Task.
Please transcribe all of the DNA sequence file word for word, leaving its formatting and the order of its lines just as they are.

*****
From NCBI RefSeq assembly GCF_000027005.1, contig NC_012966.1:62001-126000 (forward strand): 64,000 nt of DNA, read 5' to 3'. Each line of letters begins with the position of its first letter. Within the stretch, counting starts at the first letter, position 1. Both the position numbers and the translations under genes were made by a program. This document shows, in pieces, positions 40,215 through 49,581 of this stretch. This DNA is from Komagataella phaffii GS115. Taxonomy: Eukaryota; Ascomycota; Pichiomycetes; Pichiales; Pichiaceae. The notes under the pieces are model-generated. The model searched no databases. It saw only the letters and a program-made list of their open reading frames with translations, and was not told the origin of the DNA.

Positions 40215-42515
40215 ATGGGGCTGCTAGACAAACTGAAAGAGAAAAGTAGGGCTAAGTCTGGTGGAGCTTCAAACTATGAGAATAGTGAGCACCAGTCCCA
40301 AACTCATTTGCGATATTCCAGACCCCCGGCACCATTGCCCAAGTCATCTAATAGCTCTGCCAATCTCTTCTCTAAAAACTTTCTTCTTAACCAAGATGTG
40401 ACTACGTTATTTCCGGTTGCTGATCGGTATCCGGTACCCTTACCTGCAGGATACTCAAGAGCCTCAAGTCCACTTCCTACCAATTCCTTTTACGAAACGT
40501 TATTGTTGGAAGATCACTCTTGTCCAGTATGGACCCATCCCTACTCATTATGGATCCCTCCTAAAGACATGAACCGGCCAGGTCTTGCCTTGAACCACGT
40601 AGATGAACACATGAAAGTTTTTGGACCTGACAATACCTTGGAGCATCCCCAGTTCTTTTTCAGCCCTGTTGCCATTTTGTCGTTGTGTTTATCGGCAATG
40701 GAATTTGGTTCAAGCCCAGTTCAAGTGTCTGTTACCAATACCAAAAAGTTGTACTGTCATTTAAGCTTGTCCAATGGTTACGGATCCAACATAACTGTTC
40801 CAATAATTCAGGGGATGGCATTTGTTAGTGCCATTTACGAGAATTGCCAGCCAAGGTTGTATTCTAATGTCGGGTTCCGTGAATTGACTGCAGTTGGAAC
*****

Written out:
From NCBI RefSeq assembly GCF_000027005.1, contig NC_012966.1:62001-126000 (forward strand): 64,000 nt of DNA, read 5' to 3'. Each line of letters begins with the position of its first letter. Within the stretch, counting starts at the first letter, position 1. Both the position numbers and the translations under genes were made by a program. This document shows, in pieces, positions 40,215 through 49,581 of this stretch. This DNA is from Komagataella phaffii GS115. Taxonomy: Eukaryota; Ascomycota; Pichiomycetes; Pichiales; Pichiaceae. The notes under the pieces are model-generated. The model searched no databases. It saw only the letters and a program-made list of their open reading frames with translations, and was not told the origin of the DNA.

Positions 40215-42515
40215 ATGGGGCTGCTAGACAAACTGAAAGAGAAAAGTAGGGCTAAGTCTGGTGGAGCTTCAAACTATGAGAATAGTGAGCACCAGTCCCA
40301 AACTCATTTGCGATATTCCAGACCCCCGGCACCATTGCCCAAGTCATCTAATAGCTCTGCCAATCTCTTCTCTAAAAACTTTCTTCTTAACCAAGATGTG
40401 ACTACGTTATTTCCGGTTGCTGATCGGTATCCGGTACCCTTACCTGCAGGATACTCAAGAGCCTCAAGTCCACTTCCTACCAATTCCTTTTACGAAACGT
40501 TATTGTTGGAAGATCACTCTTGTCCAGTATGGACCCATCCCTACTCATTATGGATCCCTCCTAAAGACATGAACCGGCCAGGTCTTGCCTTGAACCACGT
40601 AGATGAACACATGAAAGTTTTTGGACCTGACAATACCTTGGAGCATCCCCAGTTCTTTTTCAGCCCTGTTGCCATTTTGTCGTTGTGTTTATCGGCAATG
40701 GAATTTGGTTCAAGCCCAGTTCAAGTGTCTGTTACCAATACCAAAAAGTTGTACTGTCATTTAAGCTTGTCCAATGGTTACGGATCCAACATAACTGTTC
40801 CAATAATTCAGGGGATGGCATTTGTTAGTGCCATTTACGAGAATTGCCAGCCAAGGTTGTATTCTAATGTCGGGTTCCGTGAATTGACTGCAGTTGGAAC